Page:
Alcohol consumption, bad nutrition, a sedentary lifestyle, excessive stress, psychological issues, relationship issues, use of illegal drugs and overuse of prescribed drugs, poor sleep habits and excessive physical activity are all contributing factors to ED. Ailments like diabetes, as well as low and high blood pressure, in addition to prostate cancer, may also result in ED.
Abstract | Full Text PDF | PubMed | Scopus (3562) | Google ScholarSee all References The 9-year follow-up MMAS study also found that self-reported increased cholesterol and unsaturated fat intake correlated positively with the development of ED.5x5Feldman, HA, Johannes, CB, Derby, CA et al. Erectile dysfunction and coronary risk factors: prospective results from the Massachusetts Male Aging Study. Prev Med. 2000; 30: 328–338
Erectile dysfunction (ED) is common, affecting almost 40% of men over 40 years of age (with varying degrees of severity) and increases in frequency with age.1 Erectile dysfunction and cardiovascular disease (CVD) share common risk factors including age, hypercholesterolaemia, hypertension, insulin resistance and diabetes, smoking, obesity, metabolic syndrome, sedentary lifestyle, and depression.2 Cardiovascular disease and ED also share a common pathophysiological basis of aetiology and progression.3 Numerous studies have established that ED (i) is frequent in men with established CVD, (ii) co-exists with occult coronary artery disease (CAD) and (iii) is an independent risk factor for future cardiovascular (CV) events both in men with established CVD and in men with no known CVD.2,4,5 In the latter group, ED precedes CAD, stroke, and peripheral arterial disease by a significant period that usually ranges from 2 to 5 years (average 3 years).2 Although the ED patient can be managed by various medical specialties, and preferably a collaborative approach is most effective, this review is oriented to the cardiologist. While this review deals exclusively with sexual health of men, female sexual health and its potential relation with CVD is also an interesting, yet underexplored, field. As in men, moderating common risk factors seems to improve female sexual health and may serve as an opportunity to decrease CVD risk, with the identification of sexual dysfunction being the starting point.6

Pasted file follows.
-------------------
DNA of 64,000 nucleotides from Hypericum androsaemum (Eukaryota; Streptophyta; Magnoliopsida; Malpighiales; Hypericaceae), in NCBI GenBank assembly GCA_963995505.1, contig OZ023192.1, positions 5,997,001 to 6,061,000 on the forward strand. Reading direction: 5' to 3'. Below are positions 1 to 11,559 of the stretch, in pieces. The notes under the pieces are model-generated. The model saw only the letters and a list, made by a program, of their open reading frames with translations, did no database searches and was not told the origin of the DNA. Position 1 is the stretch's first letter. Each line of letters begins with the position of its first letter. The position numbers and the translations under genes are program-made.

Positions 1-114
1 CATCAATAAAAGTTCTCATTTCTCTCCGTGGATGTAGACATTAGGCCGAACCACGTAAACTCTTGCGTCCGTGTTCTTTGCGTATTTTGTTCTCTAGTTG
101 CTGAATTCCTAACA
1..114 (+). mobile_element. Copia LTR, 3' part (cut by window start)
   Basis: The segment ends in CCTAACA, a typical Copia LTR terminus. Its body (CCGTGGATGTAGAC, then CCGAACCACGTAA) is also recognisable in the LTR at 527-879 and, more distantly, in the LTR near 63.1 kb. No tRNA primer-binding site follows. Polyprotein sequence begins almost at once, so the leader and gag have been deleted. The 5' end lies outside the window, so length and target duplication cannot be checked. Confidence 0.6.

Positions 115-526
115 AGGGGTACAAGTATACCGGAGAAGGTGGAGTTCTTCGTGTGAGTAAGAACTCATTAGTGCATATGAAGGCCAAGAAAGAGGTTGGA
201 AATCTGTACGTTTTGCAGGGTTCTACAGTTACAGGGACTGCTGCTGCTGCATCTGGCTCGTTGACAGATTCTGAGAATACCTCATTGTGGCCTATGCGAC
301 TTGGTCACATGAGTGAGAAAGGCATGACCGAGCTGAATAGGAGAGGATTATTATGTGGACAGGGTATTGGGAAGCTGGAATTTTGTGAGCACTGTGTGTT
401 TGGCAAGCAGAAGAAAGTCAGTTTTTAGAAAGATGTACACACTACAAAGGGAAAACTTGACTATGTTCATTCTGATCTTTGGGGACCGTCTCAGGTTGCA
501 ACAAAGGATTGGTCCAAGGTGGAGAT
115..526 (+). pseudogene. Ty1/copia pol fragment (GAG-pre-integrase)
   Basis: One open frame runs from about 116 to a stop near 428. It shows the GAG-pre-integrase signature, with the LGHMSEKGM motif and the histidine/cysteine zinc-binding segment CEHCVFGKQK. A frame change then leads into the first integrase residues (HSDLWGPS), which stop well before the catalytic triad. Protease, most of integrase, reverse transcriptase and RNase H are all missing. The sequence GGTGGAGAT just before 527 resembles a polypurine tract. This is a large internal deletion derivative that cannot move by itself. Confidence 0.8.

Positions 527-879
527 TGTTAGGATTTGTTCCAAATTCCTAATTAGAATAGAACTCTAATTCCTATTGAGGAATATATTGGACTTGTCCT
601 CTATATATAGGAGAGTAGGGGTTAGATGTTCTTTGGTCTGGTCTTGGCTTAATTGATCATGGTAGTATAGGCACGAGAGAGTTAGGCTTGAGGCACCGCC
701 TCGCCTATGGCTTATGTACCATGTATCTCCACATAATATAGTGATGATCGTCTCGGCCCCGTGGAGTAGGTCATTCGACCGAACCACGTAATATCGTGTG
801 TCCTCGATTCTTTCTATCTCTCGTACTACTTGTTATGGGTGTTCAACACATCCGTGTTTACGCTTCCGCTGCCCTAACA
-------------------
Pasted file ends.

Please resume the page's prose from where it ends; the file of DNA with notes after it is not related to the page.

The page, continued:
Before Viagra hit the market in 1998, there was no proven treatment for erectile dysfunction that men could take in pill form. Doctors were interested in yohimbe, an herb that increases heart rate and blood pressure. Some doctors prescribed it to their patients in combination with other treatments for erectile dysfunction. Even then it was not a recommended treatment and is still not today. Studies have not proven that it works.
Erectile dysfunction is a common occurrence in men with diabetes. The incidence of erectile dysfunction increases progressively with age, from 5% in men age 20 to 75% in men over age 65. The cause of erectile dysfunction in men with diabetes is usually related to a decrease in the blood supply to the penis as well as to injury to the nerves that are responsible for the erection mechanism. A decrease in testosterone production has also been identified as the cause in some men with diabetes.